• Developed an energy after-school curriculum for youth groups and created a new partnership with YouthCity on programming for the Fall 2019 programs. This resulted in the adoption of “energy” as the central theme of their Science Fair.
  • Hosted the Elevate Buildings awards luncheon, recognizing first-year reporting commercial buildings with ENERGY STAR scores 75 and above and Mayoral recognition of exceptional performers.
  • Received a Blue Sky Legacy Award from Rocky Mountain Power for over 15 years of partnership in the program.
  • Ranked in the top 10 states around the country for solar energy production increase, according to the Energy Information Administration.
  • Bid farewell to Tyler Poulson and welcomed Christopher Thomas as our incoming Senior Energy and Climate Program Manager.

Food & Equity

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What We’re Thankful For

This graphic shows SLC’s residential recycling impact for one month (June 2019 at 585 tons). From Jan – Oct, we’ve collectively diverted 6,466 tons of recycling and 14,320 tons of green waste through our curbside programs.

There is always a lot to do during the holidays, but before we tuck into our plant-based Thanksgiving dinners or go find the second-hand treasures to complete our holiday look, we want to take a minute to count our blessings and thank you!

Without your engagement in sustainable actions and participation in SLCgreen’s programs, we could not have the positive impact we do.

Sometimes it’s all too easy to think “What I do doesn’t matter” or “What difference is one person going to make?” But when you take that individual impact and add it up on a community scale, those little sustainability actions really do make a difference!

Take recycling. We can vouch for the impact all of you have on the thousands of tons of waste diverted from our landfill each year to recycling and compost. 

So today, please join us in celebrating these aspects of our community that help us be stronger and more sustainable. 

We’re always thankful for recycling!

Salt Lake City is working towards our zero waste goals. In June, we recycled 585 tons of cans, bottles, paper, and cardboard. To put this in perspective, this saved the equivalent of 5,732 mature trees, 2,238 cubic yards of landfill airspace, enough water to meet the daily needs of 41,625 people, and enough electricity to fulfill the annual needs of 175 homes!  All this recycling helped us avoid 2,018 metric tons of greenhouse gas emissions, which makes for cleaner air too!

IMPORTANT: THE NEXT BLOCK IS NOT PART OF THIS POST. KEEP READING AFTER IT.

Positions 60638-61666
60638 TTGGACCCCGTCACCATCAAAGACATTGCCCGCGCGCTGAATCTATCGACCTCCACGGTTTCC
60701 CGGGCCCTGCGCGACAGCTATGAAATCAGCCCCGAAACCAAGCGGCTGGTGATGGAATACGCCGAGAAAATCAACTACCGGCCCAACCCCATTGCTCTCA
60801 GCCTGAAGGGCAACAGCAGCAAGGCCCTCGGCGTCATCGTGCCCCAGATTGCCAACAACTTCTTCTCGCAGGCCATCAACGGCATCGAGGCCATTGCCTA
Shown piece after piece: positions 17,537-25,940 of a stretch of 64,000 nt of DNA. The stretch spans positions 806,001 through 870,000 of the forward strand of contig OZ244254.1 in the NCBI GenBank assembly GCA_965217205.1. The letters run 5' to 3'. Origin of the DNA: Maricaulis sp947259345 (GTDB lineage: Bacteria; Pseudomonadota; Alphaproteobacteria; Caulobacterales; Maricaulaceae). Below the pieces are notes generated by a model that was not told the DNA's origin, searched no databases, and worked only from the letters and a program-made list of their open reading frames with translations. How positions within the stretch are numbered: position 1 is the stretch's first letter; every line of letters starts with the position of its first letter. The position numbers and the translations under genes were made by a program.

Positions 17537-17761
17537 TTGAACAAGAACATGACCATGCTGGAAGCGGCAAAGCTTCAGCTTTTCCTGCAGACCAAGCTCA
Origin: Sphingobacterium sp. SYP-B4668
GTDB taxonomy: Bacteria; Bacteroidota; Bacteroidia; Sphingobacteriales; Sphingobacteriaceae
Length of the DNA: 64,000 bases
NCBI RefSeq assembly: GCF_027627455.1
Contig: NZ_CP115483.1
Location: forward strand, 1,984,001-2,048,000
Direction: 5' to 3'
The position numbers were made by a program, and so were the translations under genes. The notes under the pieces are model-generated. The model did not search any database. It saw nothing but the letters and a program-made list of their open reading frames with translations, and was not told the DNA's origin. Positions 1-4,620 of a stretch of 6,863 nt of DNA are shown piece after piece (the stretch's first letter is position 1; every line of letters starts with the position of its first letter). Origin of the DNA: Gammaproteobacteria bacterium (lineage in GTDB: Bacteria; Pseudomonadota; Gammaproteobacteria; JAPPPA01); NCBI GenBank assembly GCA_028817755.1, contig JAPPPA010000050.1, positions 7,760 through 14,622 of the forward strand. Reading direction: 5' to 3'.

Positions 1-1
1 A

Multiply those numbers by 12 and you have the average impact of Salt Lake City’s curbside recycling program over the year. 

Your recycling is making a difference! Thank you!

We know that recycling has been in the news a lot lately. It’s gotten confusing. Some people are even wondering whether it’s “worth it” anymore. Numbers like the above remind us just how important it is. Thank you for continuing to recycle.

Here are some easy ways to keep up the good recycling habits this holiday season:

We’re thankful for small businesses

The Saturday after Thanksgiving is #SmallBusinessSaturday. Buying locally-made goods supports our economy and is often a more sustainable way to shop. When you shop at a small local business, you support local artisans and business owners and reduce the environmental impacts associated with shipping and packaging!

Clever Octopus is ready for fun on #SmallBusinessSaturday!

Here are a few fun local events to check out:

Following Small Business Saturday, #GivingTuesday is around the corner. Giving Tuesday is an opportunity to give back to our community by donating money, goods, and volunteer time to worthy causes!